Description and Benefits
A number of genetic disorders occur more frequently in Ashkenazi Jewish population. These genetic disorders are inherited in an autosomal recessive fashion, meaning that two copies of the gene (alleles) from parents should be inherited in one child in order to have the disease. In this sense screening the general population is quite beneficial in learning about mutations carried in each individual. If both parents are carriers for a certain genetic disorder then through genetic counseling and genetic analysis they could have a disease free family.
Prevalence It is estimated that as often as 1in 4 or 1in 5 of Ashkenazi Jews would be a carrier for one or more of the common genetic disorders. Hence carrier genetic screening would be a useful tool in deciphering the mutations and taking the most appropriate steps to minimize the effects.
Currently we test for 12 +1 (Cystic Fibrosis upon request) genetic disorders that are prevalent in Ashkenazi Jewish population, they include:
Bloom syndrome is caused by mutations in the BLM gene, which is important in maintaining the stability of the DNA for correct DNA replication during cell division. Symptoms are small body size and redness of face aggravated by sun exposure (erythema or butterfly rash). Carrier Frequency: 1/100.
Canavan Disease is caused by mutations in ASPA gene, which is important in functional nerve impulses and transmission. Symptoms are mental retardation, loss of previously acquired motor skills, abnormal muscle tone (floppiness), poor head control and megacephalus or abnormally enlarged head. Carrier Frequency: 1/40.
Familial Dysautonemia is caused by a mutation in a protein called IKAP gene, which affects the development and survival of sensory neurons in the autonomic and sensory nervous system. Common symptoms include insensitivity to pain, poor growth, inability to produce tears, and labile blood pressure. Carrier Frequency: 1/30.
Fanconi Anemia Type C is caused by mutations in genes of FANC family, which affects the white and red blood cells, as well as the platelets. Symptoms include Short stature, skeletal anomalies, increased incidence of solid tumors and leukemia, and bone marrow failure (aplastic anemia). Carrier Frequency: 1/90.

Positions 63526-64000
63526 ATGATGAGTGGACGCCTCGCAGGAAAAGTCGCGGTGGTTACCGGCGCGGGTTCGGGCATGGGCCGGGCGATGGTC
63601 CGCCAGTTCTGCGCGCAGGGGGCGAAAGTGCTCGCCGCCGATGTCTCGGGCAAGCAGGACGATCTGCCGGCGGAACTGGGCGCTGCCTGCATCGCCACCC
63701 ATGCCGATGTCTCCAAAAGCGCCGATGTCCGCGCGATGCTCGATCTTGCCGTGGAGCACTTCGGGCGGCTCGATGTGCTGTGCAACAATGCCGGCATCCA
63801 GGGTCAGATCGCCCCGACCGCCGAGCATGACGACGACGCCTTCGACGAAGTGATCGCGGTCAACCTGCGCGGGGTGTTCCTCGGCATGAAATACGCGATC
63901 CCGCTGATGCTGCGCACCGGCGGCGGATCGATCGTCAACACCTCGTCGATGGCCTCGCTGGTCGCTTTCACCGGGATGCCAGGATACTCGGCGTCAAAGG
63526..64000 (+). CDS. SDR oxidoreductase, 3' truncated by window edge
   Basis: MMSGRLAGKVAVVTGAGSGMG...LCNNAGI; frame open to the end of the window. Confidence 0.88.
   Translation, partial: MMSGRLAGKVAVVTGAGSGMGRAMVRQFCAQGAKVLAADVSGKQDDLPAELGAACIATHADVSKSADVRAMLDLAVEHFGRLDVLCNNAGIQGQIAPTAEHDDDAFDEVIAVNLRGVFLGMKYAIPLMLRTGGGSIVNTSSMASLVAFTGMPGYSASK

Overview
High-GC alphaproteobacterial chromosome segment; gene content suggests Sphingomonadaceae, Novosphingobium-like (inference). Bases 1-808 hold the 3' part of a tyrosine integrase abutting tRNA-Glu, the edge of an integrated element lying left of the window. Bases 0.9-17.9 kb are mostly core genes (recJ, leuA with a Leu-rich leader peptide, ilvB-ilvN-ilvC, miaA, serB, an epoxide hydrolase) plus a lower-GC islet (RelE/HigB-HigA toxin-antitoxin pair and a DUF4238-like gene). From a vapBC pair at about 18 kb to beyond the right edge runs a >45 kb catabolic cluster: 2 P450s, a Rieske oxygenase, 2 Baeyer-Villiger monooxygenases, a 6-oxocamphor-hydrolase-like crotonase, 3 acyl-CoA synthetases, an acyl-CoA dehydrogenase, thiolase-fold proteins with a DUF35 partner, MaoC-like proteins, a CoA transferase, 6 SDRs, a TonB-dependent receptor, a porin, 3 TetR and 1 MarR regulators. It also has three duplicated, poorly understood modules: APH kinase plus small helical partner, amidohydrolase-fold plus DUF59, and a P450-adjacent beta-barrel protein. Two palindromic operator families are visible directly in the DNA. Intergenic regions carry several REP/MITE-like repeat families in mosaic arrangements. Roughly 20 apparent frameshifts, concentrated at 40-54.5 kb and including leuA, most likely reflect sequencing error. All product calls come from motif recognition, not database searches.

Mucolipoidosis Type IV is caused by mutations in TRPML1 gene, which affect the body's ability to carry out the normal turnover of various materials within cells. Symptoms include mild learning disabilities to severe mental retardation and skeletal deformities, delayed psychomotor development. Carrier Frequency: 1/90.
Neimann-Pick disease is caused by mutations in the SMPD1 gene, which affects lipid metabolism causing harmful amounts of lipids to accumulate in the spleen, liver, lungs, bone marrow, and brain. Symptoms include enlarged liver and spleen, progressive deterioration of the nervous system, blood abnormalities such as abnormal cholesterol and lipid levels. Carrier Frequency: 1/75.
Tay-Sachs disease is caused by mutations in HEXA gene resulting in accumulation of harmful quantities of a fatty acid derivative in the nerve cells of the brain. Symptoms include Seizures, noticeable behavior changes such as the infant stops smiling, crawling or rolling over, increased startle reaction, decreased eye contact, slow body growth with increasing head size. Carrier Frequency: 1/30.
Gaucher Disease Type I is caused by a deficiency of the enzyme glucocerebrosidase, leading to accumulation of a fatty substance in the spleen, liver, kidneys, lungs, brain and bone marrow. Symptoms include enlarged spleen and liver, liver malfunction, skeletal disorders and bone lesions, severe neurological complications, and swelling of lymph nodes. Carrier Frequency: 1/15.
Glycogen Storage Type Ia is due to glucose-6-phosphatase deficiency resulting in glycogen accumulation in tissues, which causes clinically significant end-organ disease with significant morbidity. Common symptoms include hypoglycemia, active seizures, specifically hypoglycemic seizures. Carrier Frequency: 1/60.
Maple Syrup Urine Disease is caused by mutations in BCKDH gene leading to a buildup of some amino acids and their toxic by-products in the blood and urine. Symptoms include sweet-smelling urine, with an odor similar to that of maple syrup, poor feeding, vomiting, dehydration, seizures, and ketoacidosis. Carrier Frequency: 1/80.
Hemophilia C is caused by mutations in coagulation factor XI resulting in non-stop bleedings. Symptoms include prolonged bleeding from injuries, frequent or heavy nosebleeds and menstrual bleedings, traces of blood in the urine. Carrier Frequency: 1/8 to 1/10.
Familial Adenomatous Polyposis is a caused by mutations in APC gene resulting in cellular overgrowth that leads to the formation of hundreds to thousands of polyps, which if not treated can become cancerous in colon. Symptoms include trances of blood in stool. Carrier Frequency: 1/15.